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Okavango Photographic Safari, Dec 2009
Just prior to the Christmas holidays, I had the pleasure of co-guiding a photographic safari with my good friend and colleague Shem Compion…
Landing in Maun, we had some time to kill and Maun, not exactly a buzzing metropolis, meant that we walked across the road to a small pilots café for a soda. While sitting whiling the time away, the group suddenly became excited and most notably Eric and Lesley! I swung around to see what was causing the excitement and sitting upon a lamppost were two rather common Pied Crows? I immediately realized that my traveling companions were not the usual shutterbugs interested in only hunting down the ‘big and hairies’!!!
This was perfect as most photographic safaris run during the winter time when the big game concentrates around the last remaining water pools and although this is a good time for the predators and mammals, my favourite time in the bush remains the summer time when life abounds in all its forms!
Looking back, the 12 day safari certainly was a celebration of life and this indeed in all its forms! The first camp that had the pleasure of hosting us was Kwara in the northern reaches of the delta! With Summer in full swing, the cicadas were singing so loudly that their friends in the south of France would have been able to hear them! There were so many special and unique moments on the safari that it is impossible to share them all?
For me, the highlight at Kwara was certainly not the beef (tough as hell), but rather following a pack of Wild Dog through the bush! When I say through the bush, I literally mean through the bush!!! It was such a privilege to follow a truly wild pack of hunting dogs as they simply went about their frantic high-paced daily routine. The dogs would turn to and fro unperturbed by the thickest thickets of Kalahari Appleleafs! How our drivers managed to not get lost I really do not know? Our poor safari guests had to duck and dive to avoid random branches striking them in the face or perhaps even knocking them clean off the vehicle! At one point I became concerned and glanced back only to see John merrily performing some in-camera editing while branches tore all about him? He seemed not the least bit concerned about his health and in hindsight the tangible energy and excitement of the dogs rubbed off on us all. Other highlights from Kwara were spotting a rare Serval and enjoying two of the most spectacular sunsets of the year!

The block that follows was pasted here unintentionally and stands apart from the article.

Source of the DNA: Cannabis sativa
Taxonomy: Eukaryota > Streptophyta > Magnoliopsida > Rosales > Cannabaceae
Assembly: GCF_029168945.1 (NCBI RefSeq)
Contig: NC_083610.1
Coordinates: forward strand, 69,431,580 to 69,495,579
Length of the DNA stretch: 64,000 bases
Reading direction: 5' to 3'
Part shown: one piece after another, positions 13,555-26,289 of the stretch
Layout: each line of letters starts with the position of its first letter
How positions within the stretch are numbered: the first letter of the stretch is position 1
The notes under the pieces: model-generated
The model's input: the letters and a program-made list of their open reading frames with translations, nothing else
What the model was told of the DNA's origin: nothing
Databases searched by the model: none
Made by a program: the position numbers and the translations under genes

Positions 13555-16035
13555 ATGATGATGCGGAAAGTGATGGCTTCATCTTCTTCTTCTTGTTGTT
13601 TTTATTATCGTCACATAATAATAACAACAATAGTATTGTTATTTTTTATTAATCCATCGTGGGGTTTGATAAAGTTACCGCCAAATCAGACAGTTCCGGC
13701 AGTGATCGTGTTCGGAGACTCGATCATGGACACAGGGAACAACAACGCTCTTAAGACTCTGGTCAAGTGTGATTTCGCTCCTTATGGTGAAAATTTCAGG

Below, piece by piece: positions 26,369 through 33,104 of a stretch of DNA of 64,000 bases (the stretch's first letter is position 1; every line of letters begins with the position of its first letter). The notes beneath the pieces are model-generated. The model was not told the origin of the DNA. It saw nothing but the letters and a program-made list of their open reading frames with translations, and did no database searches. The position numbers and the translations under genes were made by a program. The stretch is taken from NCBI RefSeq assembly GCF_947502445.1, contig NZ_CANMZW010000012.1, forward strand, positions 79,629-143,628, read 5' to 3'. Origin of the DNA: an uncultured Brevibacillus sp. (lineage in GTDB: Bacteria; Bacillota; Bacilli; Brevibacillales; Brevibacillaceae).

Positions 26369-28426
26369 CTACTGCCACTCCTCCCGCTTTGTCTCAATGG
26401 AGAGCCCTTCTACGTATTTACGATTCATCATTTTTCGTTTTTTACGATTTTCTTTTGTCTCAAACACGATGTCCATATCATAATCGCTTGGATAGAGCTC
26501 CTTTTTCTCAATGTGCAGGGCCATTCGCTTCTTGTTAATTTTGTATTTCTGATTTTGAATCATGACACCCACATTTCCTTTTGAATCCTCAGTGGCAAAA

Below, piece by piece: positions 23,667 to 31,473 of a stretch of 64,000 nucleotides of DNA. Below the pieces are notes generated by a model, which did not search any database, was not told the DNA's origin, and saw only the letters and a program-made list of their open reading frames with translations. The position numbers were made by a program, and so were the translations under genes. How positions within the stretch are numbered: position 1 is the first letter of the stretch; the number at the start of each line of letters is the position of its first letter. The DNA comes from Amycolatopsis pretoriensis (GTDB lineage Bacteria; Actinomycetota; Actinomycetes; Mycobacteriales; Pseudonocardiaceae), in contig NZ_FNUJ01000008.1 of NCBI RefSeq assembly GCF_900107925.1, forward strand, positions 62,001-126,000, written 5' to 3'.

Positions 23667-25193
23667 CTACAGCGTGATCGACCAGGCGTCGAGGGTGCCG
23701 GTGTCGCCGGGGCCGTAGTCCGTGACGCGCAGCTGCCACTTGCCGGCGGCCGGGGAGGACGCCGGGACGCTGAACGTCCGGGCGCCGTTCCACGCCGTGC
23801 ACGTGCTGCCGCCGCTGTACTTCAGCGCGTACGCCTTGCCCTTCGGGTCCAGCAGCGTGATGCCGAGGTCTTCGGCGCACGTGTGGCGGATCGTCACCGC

After three pleasant nights, we enjoyed some duty free shopping at Kwara International before taking a lengthy 10 minute flight to Camp O! This camp is water based and all our activities were on boats of sorts! The first afternoon saw us whizzing along narrow channels that bisected waterborne Papyrus forests. Without the slightest forewarning, we happened upon a large hippo pool and spent the next hour photographing! Well that is too say, all, except poor Pauline who suffers from hippophobia! We were unaware of her chronic condition and tried our best to avoid hippo for the rest of the safari, which included removing the hippo-shaped butter dishes from the breakfast table! Although the birdlife at Camp O was disappointing, our bird list was indeed creeping up as the camp gardens graciously offered us sightings of Kurrichane Thrush and Barred Owl. A highlight at Camp O was no doubt the mokoro canoe trip, which gave us opportunity to get close and personal with the tiny yet gorgeous Painted Reed frogs!